Good for Chris Hedges. But can we do better?

I applaud Chris Hedges.  After years of writing apocolyptic, often hauntingly accurate and incisive columns for TruthDig, there’s finally a sign that he is going to take tangible action and, as they say, put his money where his mouth is.

On Dec. 16 I will join Daniel Ellsberg, Medea Benjamin, Ray McGovern and several military veteran activists outside the White House to protest the futile and endless wars in Iraq and Afghanistan. Many of us will, after our rally in Lafayette Park, attempt to chain ourselves to the fence outside the White House. It is a pretty good bet we will all spend a night in jail.

Hedges presents the argument that futile resistance is to be celebrated, it is the source of hope, and that it is what must be done.

Hope has a cost. Hope is not comfortable or easy. Hope requires personal risk. Hope does not come with the right attitude. Hope is not about peace of mind. Hope is an action. Hope is doing something. The more futile, the more useless, the more irrelevant and incomprehensible an act of rebellion is, the vaster and the more potent hope becomes. Hope never makes sense. Hope is weak, unorganized and absurd. Hope, which is always nonviolent, exposes in its powerlessness the lies, fraud and coercion employed by the state. Hope does not believe in force. Hope knows that an injustice visited on our neighbor is an injustice visited on us all. Hope posits that people are drawn to the good by the good. This is the secret of hope’s power and it is why it can never finally be defeated.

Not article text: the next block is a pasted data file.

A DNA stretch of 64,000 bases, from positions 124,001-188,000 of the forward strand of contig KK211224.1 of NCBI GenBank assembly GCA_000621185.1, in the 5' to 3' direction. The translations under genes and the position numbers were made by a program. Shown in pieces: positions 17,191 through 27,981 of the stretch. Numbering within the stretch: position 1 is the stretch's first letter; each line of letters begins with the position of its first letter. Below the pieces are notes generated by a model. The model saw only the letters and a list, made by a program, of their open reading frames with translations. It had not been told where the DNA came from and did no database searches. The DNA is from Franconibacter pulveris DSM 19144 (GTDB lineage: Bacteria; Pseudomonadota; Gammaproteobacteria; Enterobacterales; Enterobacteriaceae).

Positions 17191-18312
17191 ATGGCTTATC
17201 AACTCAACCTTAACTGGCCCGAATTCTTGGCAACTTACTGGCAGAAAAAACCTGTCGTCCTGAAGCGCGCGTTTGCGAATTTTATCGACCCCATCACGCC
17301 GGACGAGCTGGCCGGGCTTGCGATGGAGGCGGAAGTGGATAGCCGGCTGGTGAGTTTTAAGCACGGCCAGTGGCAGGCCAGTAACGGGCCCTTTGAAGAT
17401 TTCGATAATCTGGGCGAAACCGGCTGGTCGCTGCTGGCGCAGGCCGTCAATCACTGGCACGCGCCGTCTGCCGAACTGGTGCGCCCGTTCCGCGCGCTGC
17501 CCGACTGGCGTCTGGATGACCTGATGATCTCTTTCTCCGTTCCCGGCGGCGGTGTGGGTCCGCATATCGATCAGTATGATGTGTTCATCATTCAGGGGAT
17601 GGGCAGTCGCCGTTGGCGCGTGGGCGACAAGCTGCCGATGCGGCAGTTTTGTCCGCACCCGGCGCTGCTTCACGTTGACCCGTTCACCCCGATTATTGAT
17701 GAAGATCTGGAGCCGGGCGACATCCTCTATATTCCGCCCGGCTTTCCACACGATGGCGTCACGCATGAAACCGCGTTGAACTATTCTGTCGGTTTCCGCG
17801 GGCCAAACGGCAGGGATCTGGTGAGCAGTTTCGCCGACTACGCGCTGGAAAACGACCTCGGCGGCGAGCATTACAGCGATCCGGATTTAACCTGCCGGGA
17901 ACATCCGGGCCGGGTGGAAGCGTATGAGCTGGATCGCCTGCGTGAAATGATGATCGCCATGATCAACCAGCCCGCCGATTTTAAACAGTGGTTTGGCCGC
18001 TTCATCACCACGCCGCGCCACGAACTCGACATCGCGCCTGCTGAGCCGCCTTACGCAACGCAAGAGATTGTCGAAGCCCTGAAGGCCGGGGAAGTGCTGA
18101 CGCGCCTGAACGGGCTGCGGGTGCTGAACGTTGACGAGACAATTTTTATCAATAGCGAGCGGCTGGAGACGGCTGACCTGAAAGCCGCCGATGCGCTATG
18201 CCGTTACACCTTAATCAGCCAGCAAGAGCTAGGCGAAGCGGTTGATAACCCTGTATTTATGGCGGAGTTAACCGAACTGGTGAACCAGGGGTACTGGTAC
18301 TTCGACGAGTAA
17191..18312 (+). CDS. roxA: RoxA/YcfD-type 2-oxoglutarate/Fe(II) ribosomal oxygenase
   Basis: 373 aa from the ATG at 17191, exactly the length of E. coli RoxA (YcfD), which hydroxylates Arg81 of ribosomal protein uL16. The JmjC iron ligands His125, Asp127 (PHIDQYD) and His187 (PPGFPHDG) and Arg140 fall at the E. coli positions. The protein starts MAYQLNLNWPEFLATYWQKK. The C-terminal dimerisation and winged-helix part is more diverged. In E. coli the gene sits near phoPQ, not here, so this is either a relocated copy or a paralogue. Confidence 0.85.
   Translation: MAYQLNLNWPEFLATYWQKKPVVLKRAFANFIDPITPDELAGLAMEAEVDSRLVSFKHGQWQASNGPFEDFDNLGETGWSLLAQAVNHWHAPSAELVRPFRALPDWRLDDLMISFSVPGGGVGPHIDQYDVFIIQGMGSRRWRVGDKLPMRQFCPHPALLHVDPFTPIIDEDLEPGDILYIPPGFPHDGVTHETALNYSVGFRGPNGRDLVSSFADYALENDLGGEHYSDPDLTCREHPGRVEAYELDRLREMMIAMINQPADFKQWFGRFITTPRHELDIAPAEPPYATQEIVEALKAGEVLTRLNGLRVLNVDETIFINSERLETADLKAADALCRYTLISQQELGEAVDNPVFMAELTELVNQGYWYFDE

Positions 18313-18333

Yet, and perhaps I am just unwilling to entirely embrace Hedge’s bleak and desperate worldview, it seems that something is lost in Hedges’ vision of hope.  Why would we desire to be unorganized?  Why would we chain ourselves to a fence, an act of symbolism, rather than sit in the middle of a road and stop traffic, which forces others to take notice?  Hedges’ argument is based on the idea that we are, as a society, beyond the point of no return in terms of corporate dominance, ecological destruction, the dominance of the war machine, the corruption of our politics, and similar themese.  But even if that is 100 percent true, doesn’t it make more sense to resist in ways, which can be equally nourishing of the soul, that have more of an impact than symbolism alone?